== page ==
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From Wikipedia, the free encyclopedia

Sean Slade (born 14 November 1957) is a record producer, engineer, and mixer. On many of his productions he worked in partnership with Paul Q. Kolderie.

Slade was born in Lansing, Michigan. He graduated from Yale University in 1978. Slade and Kolderie became friends at Yale, where they played in bands together. They both later relocated to Boston, where they became members of Sex Execs, a new wave music band of the early 1980s.[1]

The duo had their formative experience as producers while they were in Sex Execs. Most of the group lived in a house in Dorchester, Boston that was wired up as a primitive studio. In a 2018 interview, Slade discussed how their career as producers got started at that house with a four-track reel-to-reel recorder they'd bought in New York.[2]

Other bands came over to record as well, including a local act called Three Colors, which featured saxophonist Dana Colley, later of Morphine. As Sex Execs became more successful, they started recording in professional studios such as Syncro Sound, which was owned by The Cars. As Kolderie recalled, they learned a lot from the engineers there.[3]

In 1985, Slade and Kolderie co-founded Boston's Fort Apache Studios[4], along with Jim Fitting (another friend from Yale and Sex Execs) and Joe Harvard. The studio originated in Roxbury, but later relocated to Cambridge. "We were all a part of that DIY kind of culture," said Slade. "The whole idea of getting someone in to design [the studio] wasn’t part of the plan. The plan was, 'Get a control room, get a playing room, get the wiring right, get a console, and then just start recording'.”[5]

Slade remained active as a musician in the '80s. He played rhythm guitar and occasionally sang and wrote songs for the Boston indie band Men & Volts, which also included Kolderie.

Slade and Kolderie co-produced Radiohead's debut album, Pablo Honey, which was released 1993. They were pivotal in convincing EMI Records to release "Creep" as the band's debut single prior to the album's release. The song initially failed to achieve commercial success, but after the album release in early 1993, "Creep" was re-released and became a worldwide smash.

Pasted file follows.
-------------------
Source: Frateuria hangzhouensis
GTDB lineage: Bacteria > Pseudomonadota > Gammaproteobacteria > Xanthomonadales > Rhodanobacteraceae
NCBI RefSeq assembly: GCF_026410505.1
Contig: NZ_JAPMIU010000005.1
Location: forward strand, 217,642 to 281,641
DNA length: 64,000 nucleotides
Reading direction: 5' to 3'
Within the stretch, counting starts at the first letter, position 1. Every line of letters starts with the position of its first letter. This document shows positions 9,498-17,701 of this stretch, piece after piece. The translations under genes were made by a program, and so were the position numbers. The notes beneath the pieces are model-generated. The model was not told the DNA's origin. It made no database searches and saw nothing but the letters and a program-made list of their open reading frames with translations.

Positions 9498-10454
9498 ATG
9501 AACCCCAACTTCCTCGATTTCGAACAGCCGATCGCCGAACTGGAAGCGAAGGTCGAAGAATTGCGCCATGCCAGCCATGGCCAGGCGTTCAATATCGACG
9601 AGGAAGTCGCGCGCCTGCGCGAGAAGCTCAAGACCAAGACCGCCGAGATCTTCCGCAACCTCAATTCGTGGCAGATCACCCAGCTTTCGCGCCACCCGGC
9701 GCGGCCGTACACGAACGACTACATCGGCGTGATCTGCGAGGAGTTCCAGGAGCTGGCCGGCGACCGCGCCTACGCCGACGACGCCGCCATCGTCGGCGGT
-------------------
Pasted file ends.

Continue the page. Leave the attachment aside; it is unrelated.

Slade has produced and/or mixed recordings by such artists as Hole, Warren Zevon, Pixies, The Lemonheads, Juliana Hatfield, Morphine, Big Dipper, Dinosaur Jr., Uncle Tupelo, Tracy Bonham, Spacehog, the Mighty Mighty Bosstones, Suddenly, Tammy!, Lou Reed, The Boo Radleys, New Collisions, Sebadoh, Lush, the Go-Go's, The Dictators, Beth Sorrentino, Weezer, Kim Boekbinder, The Dresden Dolls, Echobelly, Buffalo Tom, and Papas Fritas.

He co-produced (with Kolderie) Hole's Live Through This, which went multi-platinum within a year of its release and spawned four singles.

Slade is currently a faculty member at the Berklee College of Music,[6]

References

  1. ^ Bray, Ryan (11 July 2016). "How Boston's Fort Apache Studios Captured the Sound of an Era". Consequence of Sound.
  2. ^ Lewis, Wyndham (27 September 2018). "Episode 112: A Conversation with Sean Slade". Brother Brother Brother.
  3. ^ Milliken, Joe (21 August 2015). "SRO Interview With Grammy Award-Winning Producer/Engineer Paul Q. Kolderie". Standing Room Only.
  4. ^ Sean Slade biography at AllMusic Guide
  5. ^ Bray, Ryan (11 July 2016). "How Boston's Fort Apache Studios Captured the Sound of an Era". Consequence of Sound.
  6. ^ Sean Slade faculty biography, Berklee College of Music.

External links

This page was last edited on 1 February 2020, at 02:35
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